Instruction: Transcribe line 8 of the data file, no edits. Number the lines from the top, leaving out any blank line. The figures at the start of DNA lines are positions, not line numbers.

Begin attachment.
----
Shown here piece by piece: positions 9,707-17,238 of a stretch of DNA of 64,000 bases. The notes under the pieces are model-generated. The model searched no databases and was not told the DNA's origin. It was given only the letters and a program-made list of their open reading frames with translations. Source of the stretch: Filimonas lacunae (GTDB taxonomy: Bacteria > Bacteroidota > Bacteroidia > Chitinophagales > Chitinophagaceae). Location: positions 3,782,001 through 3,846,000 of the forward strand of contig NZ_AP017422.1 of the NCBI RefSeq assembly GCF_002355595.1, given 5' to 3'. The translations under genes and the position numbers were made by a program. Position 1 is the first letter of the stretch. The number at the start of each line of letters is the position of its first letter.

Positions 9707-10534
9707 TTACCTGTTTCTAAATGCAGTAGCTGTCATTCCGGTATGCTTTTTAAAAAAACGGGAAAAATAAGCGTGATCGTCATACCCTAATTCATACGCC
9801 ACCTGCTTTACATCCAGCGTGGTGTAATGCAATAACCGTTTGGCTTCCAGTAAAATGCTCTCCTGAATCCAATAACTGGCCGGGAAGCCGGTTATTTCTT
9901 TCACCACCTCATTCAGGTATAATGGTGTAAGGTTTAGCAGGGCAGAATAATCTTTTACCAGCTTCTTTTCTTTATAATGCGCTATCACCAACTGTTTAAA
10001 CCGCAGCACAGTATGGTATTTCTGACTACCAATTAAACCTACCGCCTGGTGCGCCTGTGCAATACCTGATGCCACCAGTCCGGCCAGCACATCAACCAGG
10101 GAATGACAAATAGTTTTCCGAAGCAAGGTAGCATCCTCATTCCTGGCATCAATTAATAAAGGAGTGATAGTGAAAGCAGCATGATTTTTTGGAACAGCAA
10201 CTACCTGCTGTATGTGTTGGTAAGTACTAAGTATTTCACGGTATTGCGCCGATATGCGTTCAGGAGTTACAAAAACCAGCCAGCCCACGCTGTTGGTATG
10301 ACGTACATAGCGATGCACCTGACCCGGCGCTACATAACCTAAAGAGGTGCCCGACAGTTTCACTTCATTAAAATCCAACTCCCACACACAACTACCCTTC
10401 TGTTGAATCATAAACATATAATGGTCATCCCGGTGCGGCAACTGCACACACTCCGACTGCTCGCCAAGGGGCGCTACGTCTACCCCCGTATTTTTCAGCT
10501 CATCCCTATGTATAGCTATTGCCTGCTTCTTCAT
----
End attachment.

10201 CTACCTGCTGTATGTGTTGGTAAGTACTAAGTATTTCACGGTATTGCGCCGATATGCGTTCAGGAGTTACAAAAACCAGCCAGCCCACGCTGTTGGTATG